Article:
Newspaper of The New York Herald, January 28, 1861, Page 2

Newspaper of The New York Herald dated January 28, 1861 Page 2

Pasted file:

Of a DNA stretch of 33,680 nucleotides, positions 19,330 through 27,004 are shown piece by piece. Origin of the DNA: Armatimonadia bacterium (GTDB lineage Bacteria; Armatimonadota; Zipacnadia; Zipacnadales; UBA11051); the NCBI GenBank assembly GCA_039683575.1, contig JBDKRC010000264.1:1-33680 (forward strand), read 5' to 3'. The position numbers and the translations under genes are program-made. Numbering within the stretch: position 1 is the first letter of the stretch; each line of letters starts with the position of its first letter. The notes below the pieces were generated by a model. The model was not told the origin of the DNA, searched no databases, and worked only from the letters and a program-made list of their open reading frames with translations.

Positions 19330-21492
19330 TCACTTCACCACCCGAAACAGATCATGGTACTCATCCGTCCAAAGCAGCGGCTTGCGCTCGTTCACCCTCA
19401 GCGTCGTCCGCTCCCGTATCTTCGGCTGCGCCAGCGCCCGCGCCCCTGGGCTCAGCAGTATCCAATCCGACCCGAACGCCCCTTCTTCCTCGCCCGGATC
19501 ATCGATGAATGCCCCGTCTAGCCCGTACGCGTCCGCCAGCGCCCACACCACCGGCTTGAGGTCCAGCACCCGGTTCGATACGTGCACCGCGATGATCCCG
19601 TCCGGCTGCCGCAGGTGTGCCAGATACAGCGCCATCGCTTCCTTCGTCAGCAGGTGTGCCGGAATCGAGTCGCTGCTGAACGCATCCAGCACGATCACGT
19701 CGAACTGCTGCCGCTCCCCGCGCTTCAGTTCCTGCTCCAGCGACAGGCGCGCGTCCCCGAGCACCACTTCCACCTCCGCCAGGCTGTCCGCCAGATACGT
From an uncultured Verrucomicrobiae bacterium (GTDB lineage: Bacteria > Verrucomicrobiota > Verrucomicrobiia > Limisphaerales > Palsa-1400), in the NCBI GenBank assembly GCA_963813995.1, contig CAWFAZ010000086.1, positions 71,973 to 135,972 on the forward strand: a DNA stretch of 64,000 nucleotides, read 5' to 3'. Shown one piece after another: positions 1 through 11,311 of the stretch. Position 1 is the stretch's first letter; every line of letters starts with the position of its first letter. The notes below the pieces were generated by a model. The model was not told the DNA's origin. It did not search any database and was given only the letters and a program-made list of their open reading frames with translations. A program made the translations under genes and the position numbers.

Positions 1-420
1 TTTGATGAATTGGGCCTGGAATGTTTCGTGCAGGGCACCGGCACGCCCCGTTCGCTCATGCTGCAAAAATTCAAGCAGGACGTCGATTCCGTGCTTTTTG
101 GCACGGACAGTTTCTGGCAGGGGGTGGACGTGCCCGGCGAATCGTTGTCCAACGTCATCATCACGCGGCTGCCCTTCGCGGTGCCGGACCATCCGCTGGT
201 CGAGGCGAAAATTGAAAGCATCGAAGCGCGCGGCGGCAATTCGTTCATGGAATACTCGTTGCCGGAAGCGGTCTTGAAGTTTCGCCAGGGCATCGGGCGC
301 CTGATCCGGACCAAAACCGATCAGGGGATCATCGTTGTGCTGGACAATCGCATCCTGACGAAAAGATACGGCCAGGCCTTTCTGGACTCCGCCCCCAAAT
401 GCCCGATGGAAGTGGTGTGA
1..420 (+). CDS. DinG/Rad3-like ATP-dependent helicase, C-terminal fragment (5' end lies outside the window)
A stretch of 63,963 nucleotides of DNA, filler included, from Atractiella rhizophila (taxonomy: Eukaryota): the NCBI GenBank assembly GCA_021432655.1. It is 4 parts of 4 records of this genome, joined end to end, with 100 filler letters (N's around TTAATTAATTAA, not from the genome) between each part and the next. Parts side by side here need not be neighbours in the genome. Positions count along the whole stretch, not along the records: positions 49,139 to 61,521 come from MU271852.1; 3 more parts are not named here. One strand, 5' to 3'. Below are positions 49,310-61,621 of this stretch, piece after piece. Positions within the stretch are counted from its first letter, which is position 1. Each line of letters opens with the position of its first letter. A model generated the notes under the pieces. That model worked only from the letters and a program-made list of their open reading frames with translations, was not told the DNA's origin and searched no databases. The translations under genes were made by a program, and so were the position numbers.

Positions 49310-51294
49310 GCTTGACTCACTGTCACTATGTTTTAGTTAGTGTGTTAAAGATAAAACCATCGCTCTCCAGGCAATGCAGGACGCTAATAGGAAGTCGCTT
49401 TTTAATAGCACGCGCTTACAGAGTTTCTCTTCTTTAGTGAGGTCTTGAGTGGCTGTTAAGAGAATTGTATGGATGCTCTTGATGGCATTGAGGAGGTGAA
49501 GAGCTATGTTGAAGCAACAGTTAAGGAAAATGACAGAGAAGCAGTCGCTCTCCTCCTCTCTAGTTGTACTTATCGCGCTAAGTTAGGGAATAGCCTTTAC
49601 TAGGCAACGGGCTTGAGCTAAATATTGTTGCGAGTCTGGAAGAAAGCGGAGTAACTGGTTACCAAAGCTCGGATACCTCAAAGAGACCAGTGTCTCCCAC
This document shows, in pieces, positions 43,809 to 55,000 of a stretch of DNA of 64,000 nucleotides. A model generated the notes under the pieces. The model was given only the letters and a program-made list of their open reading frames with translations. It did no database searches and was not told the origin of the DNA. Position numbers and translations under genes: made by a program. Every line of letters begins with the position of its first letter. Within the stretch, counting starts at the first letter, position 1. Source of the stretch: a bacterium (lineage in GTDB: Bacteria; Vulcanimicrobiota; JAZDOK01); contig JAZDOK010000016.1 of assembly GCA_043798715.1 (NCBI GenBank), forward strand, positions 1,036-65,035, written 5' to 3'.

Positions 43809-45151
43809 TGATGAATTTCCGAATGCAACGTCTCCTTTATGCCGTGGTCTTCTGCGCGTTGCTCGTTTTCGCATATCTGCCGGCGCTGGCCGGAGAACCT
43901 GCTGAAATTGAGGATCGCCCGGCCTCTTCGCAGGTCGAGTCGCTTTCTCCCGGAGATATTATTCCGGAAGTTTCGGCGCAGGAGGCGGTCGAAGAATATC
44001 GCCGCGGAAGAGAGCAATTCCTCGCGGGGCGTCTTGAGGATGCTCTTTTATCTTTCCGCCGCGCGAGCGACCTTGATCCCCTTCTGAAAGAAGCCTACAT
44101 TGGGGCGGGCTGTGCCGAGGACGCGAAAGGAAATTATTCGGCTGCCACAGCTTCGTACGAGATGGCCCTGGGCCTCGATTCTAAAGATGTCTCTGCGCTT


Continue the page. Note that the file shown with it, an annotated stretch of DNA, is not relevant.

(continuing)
Text content (automatically generated)